Elymus scaber (Common wheat grass)


Two species of the genus Elymus L. (both indigenous) are recorded in Australia, E. scaber, with two varieties (var. scaber and var. plurinervis) and E. multiflorus. This native grass is generally considered to have high forage value, but it is usually only a minor component of pastures. It is frost tolerant remaining green in the coldest conditions, has a high protein content (10–36% crude protein) and produces quality forage in the late-winter early-spring period.

Common wheat grass


Common wheat grass

The leaves exhibit some degree of twisting (characteristically a 'half twist') and large clasping auricles (Auricles - appendages at the leaf-blade/sheath junction of some grasses. Auricles are usually in pairs but only one may be present and this is termed a sheath lobe) occur in the collar region. The leaf surface may be smooth, rough or softly hairy, but not shiny. The flower head is elongated, with the glumes shorter than the lemmas (Lemma - the outer bracts at the base of a grass spikelet; usually two glumes are present) remaining on the pedicel often with the lowest floret (Floret - the flowering part of a grass (includes the lemma and palea); the term is also used if some parts are absent and can refer to a lemma only). Spikelets contain few to 10 or more fertile florets with the uppermost florets remaining underdeveloped. The awns (Awn - an elongated bristle-like appendage attached to the apex, back or base of the glume, lemma or palea) may be long, medium or short and the different forms may be classified as different species or sub-species in the future (see Picture).


The long-awned form is the most common and occurs in New South Wales, across southern Australia and in Western Australia. Short-awned forms are found in north-east New South Wales and south-east Queensland and also occur in south-west New South Wales and north-central and coastal Victoria. Intermediate forms have been found in montane areas of New South Wales and south-central Victoria.

Long-awned forms occur on a wide range of soil types while short-awned forms are usually found on the heavier soils, e.g. the flood plains and black soils in north-east NSW and south-east Queensland. This species is more sensitive to acid soils than barley but is tolerant of alkaline conditions.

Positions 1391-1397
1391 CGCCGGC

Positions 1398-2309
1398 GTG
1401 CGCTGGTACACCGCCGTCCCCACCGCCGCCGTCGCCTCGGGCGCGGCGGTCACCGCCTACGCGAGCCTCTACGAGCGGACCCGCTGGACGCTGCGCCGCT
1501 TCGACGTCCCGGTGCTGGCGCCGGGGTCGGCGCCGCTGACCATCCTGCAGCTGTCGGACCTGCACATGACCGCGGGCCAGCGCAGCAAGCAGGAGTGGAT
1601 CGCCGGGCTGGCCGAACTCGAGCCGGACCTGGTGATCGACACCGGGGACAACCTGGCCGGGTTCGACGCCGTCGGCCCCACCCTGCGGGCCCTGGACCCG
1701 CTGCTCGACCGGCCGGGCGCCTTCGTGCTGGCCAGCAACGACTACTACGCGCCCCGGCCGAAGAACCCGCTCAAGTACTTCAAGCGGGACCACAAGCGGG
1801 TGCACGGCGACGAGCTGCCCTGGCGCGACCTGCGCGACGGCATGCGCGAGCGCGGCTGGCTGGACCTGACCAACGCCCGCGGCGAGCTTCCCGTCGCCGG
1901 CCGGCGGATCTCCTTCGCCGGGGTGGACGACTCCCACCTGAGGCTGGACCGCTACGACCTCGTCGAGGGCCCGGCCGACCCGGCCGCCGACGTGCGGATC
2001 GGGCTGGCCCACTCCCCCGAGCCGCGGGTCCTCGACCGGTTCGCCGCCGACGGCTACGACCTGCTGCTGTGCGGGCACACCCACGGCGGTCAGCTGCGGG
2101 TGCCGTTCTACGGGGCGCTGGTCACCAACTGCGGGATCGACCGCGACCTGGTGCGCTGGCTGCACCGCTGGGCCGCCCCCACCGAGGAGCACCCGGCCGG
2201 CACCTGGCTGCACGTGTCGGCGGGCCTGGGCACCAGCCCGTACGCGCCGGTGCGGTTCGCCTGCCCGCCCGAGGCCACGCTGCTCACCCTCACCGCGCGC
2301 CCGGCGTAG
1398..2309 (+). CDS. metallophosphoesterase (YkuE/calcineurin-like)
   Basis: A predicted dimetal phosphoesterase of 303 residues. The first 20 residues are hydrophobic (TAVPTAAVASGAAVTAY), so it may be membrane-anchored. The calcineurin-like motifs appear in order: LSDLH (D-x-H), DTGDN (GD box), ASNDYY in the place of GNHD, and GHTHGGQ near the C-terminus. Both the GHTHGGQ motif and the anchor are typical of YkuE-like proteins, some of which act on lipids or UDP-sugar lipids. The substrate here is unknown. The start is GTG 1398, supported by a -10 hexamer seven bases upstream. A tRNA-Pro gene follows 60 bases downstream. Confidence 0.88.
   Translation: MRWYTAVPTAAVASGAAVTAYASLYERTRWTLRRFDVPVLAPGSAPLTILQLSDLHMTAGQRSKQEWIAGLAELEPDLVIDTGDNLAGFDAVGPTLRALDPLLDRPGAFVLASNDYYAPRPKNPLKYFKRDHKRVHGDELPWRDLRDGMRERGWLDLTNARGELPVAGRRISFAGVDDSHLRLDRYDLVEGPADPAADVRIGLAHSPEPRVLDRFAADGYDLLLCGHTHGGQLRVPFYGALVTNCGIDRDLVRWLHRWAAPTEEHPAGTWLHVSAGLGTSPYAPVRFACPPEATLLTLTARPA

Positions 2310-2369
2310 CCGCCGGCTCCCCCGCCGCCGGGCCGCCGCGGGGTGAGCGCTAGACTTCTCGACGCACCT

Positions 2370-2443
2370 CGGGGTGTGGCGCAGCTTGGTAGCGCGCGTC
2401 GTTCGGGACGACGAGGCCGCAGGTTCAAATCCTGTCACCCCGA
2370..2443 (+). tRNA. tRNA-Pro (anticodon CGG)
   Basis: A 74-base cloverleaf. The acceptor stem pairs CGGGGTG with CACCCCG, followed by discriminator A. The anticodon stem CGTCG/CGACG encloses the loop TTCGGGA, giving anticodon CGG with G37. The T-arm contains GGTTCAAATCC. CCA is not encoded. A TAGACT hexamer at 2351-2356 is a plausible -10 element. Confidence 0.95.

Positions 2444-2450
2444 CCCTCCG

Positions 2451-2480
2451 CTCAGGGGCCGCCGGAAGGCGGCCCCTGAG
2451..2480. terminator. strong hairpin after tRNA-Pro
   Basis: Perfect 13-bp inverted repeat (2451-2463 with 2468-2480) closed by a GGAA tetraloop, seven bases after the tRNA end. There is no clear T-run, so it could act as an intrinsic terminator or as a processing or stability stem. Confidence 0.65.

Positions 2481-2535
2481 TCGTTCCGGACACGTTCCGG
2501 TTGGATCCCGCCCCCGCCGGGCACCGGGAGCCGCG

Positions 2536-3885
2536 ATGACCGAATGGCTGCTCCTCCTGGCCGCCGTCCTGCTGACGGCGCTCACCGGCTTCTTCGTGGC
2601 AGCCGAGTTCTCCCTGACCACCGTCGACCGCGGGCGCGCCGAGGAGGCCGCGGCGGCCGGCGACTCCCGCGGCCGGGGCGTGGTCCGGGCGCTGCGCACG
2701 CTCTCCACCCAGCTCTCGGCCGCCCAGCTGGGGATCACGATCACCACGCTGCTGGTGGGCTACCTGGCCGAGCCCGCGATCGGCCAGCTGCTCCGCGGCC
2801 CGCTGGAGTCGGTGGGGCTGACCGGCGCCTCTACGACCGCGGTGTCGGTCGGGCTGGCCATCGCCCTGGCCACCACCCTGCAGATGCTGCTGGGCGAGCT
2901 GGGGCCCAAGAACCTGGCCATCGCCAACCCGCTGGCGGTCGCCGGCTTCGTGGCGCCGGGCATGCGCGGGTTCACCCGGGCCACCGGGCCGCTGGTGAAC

Vegetation associations

Found in shaded and open areas of both native and older improved pastures. The species is common, but is generally a sparse component of pasture. Concentrations may occur in areas of prior disturbance.


Highest seed production is from inflorescences produced in spring, but flowering may continue spasmodically throughout summer and autumn depending on seasonal conditions. Seed yield will vary greatly as some forms may produce only one seed per spikelet or less (approx. 8–10 spikelets per inflorescence) while other forms may produce 6–8 seeds per spikelet. Cold vernalisation of plants is a requirement for flowering of many ecotypes (Ecotype - a subdivision of a species with distinct characteristics adapted to local or regional conditions).


The seeds begin to ripen from November (or earlier in the warmer, drier areas of its distribution).


Ripe seeds are readily shed, while florets (Floret - the flowering part of a grass (includes the lemma and palea); the term is also used if some parts are absent and can refer to a lemma only) without seed are often retained on the inflorescence. In low seed setting forms, harvesting should be timed to capture seeds before shedding. In high seed setting forms (usually short awned), several non-destructive harvests may be possible—care should be taken to avoid removing immature florets. Hand or vacuum and/or brush harvesting are suitable methods.

Harvested material has been cleaned by brush threshing to remove large trash, and then aspirated to separate the seed. Brush threshing may also be used to remove the awns and smooth the surface of the cleaned seed, but this procedure has not been tested and the effect on germination is unknown.

Seed storage

A figure of 80% germination has been recorded after 8 years storage in the dark, at room temperature and seed has germinated one month after harvesting although some ecotypes may have a short dormancy period of several months.

Awns are easily removed and the seed is enclosed in the lemma and palea which may protect the embryo during processing. Seed size and shape is similar to ryegrass, with approx. 100–200 seeds per gram. Awn weight may account for 7–18% of total weight depending on the form.


Seeds take approximately 4 to 12 days to germinate depending on soil conditions and sowing depth. The seed is fairly large and a finely cultivated seed bed is considered unnecessary.

Ideal conditions

Sowing in autumn has been successful, however germination of this species in the field can be opportunistic.


Seed with awns have been successfully sown using, no-till technology with direct-drilling using a cone-seeder, and by hand-sowing into a cultivated seed bed. Cleaned seed could be sown using conventional seed boxes suitable for ryegrass, fescue, etc.


Best forage production occurs in late winter and early spring before the beginning of floral production. Limited field experience indicates that a grazing event in July or early August may be followed approximately 3 weeks later by an increase in forage quality and quantity. Seedling recruitment in the field has been observed in autumn, spring and summer where conditions are favourable. Because this species is a short-lived perennial, management should allow for seedling recruitment.